On December 9th, 2021, reports surfaced about a new zero-day vulnerability, termed Log4j (Log4Shell), impacting Minecraft servers. [see “Protecting Against the Log4J Vulnerability”] Countless millions of devices instantly became at risk of attack, and Log4j ranked among the worst vulnerabilities yet seen. The fear of the Log4j security flaw has once again returned as threat actors have started to exploit vulnerable VMWare Horizon Servers. Learn more about Log4j and this new threat in this Morphisec blog post.
Log4j is a logging framework for java applications and has been an integral part of many programs since the mid-1990s. Cloud storage companies like Google, Amazon, and Microsoft, which are the digital hotline for millions of other applications, have been hit hard. The same goes for other IT giants like IBM, Oracle, and Salesforce, as well as thousands of Internet-connected devices like televisions and security cameras.
Trouble on the VMWare Horizon
December 2021 was challenging for many vendors rushing to patch log4j vulnerabilities and it wasn’t clear if this patching cycle had an end. More recently, attackers have been scanning the web for easily accessible java services and attacks by known and unknown threat actors against popular distributed applications vulnerable to Log4j escalated, including several targeting VMware Horizon servers.
VMware Horizon server versions 7.x and 8.x are susceptible to two of the Log4j vulnerabilities (CVE-2021-44228 and CVE-2021-45046). United Kingdom National Health Service digital experts stated that an attack group has been exploiting these flaws to install webshells on compromised servers. This allows them to create advanced persistent threats (APTs) that move laterally to spread infections. Using webshells has become a popular tactic employed by threat actors as it’s an easy way to land APTs on internet servers containing sensitive data. Attackers leverage small, relatively simple files that often don’t trigger alerts with traditional next generation antivirus (NGAV), endpoint protection platforms (EPP), or endpoint detection and response (EDR). If an attacker can bypass these defenses and gain access to a server, they can use remote access to execute further commands. The Log4j saga has opened the door to these attackers, who have installed webshells after exploiting flaws in the logging service.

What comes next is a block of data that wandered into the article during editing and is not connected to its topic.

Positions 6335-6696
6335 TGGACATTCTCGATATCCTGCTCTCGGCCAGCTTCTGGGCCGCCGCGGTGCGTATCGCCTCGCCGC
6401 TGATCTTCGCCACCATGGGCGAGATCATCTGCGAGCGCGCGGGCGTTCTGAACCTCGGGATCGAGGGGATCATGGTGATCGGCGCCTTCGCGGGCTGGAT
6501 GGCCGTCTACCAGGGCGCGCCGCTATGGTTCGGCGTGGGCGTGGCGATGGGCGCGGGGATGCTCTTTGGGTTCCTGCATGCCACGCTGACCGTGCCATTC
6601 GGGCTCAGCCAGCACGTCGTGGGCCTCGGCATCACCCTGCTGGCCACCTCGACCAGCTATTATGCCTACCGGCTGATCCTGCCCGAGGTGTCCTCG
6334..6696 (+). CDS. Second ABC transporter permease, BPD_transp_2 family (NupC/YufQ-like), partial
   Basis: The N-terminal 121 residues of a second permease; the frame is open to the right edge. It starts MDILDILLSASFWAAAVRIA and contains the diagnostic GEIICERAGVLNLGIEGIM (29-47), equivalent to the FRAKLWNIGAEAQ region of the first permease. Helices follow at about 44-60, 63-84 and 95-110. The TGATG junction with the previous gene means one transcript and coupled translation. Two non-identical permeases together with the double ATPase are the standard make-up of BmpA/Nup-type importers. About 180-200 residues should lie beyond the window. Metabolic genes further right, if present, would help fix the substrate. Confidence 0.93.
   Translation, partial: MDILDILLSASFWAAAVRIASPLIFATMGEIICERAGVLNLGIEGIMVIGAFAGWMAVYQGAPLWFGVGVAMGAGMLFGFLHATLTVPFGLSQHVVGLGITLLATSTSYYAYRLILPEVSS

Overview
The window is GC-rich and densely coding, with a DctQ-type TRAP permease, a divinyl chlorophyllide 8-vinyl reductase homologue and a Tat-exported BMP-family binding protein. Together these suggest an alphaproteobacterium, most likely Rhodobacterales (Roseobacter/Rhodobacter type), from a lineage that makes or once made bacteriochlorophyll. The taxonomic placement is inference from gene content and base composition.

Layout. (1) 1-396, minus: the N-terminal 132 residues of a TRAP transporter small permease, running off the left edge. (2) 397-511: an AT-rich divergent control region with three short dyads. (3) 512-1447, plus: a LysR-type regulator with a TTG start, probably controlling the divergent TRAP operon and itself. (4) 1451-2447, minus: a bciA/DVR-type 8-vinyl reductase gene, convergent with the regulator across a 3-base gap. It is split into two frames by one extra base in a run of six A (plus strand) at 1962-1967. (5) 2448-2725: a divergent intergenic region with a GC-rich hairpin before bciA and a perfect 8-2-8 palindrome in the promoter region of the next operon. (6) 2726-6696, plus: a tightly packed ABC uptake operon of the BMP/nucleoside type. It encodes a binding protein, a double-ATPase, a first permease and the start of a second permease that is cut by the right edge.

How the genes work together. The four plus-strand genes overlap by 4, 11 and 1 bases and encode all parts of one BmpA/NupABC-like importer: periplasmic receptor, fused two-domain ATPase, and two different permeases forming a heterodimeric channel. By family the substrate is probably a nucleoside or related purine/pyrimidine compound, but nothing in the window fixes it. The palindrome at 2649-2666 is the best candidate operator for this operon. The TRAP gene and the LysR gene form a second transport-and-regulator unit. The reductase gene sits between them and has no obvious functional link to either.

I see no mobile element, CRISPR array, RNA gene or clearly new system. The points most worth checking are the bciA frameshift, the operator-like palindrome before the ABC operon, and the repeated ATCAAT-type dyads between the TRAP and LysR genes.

Perpetrators have exploited the Apache Tomcat service running on vulnerable VMware Horizon servers by using specific PowerShell commands spawned from the Tomcat service. Attackers then restart the VMBLastSG service to initiate a listener that communicates with the command-and-control server. The listener runs commands from the server that contain a specific hardcoded key. This process is then used to establish persistent communications with a command and control server that executes ransomware or other malicious activities. Various lone actors, APT groups, and cybercrime organizations have exploited the Log4j flaws, which have led to ransomware attacks.
Morphisec Labs identified the active VMWare Horizon Tomcat service exploitation through the log4j vulnerability that started on January 3, 2022. Similar to other vendors, we released an update for known indicators of compromise (IOCs) as we identified these within customer environments.
Following an exploitation of the Tomcat service (ws_TomcatService.exe), attackers executed the powershell.exe process, and in some cases, as reported by Microsoft, attackers deployed Cobalt Strike backdoors following an exploitation of a McAfee application mfeann.exe side loading dll vulnerability.
Organizations downloaded the McAfee application into different persistent folders, such as Users\public, programdata, windows\help directories on the virtualization servers (persistent across profiles), together with the Cobalt Strike loader that was downloaded in the same folder and loaded by the McAfee process as it was executed (LockDown.dll).
In some instances, Morphisec observed that the same attackers tried to drop these files directly into the VMware folder.
Other attackers, as reported by Rapid7, have downloaded Cobalt directly into the PowerShell process, which was identified and prevented by Morphisec’s patented Moving Target Defense (MTD) technology.
Indicators of Compromise (IOCs)
We Are Here to Help
These new vulnerabilities are bad news, but the good news for Morphisec customers is that our MTD technology prevents the execution of these backdoor attacks. Leading analysts, such as Gartner, are calling MTD a “game-changer” as it can uniquely detect and stop these types of zero-day attacks that often bypass NGAV, EDR, and other defenses. Learn more about Moving Target Defense and why Gartner cited this technology in its Emerging Trends and Technologies Impact Radar for Security.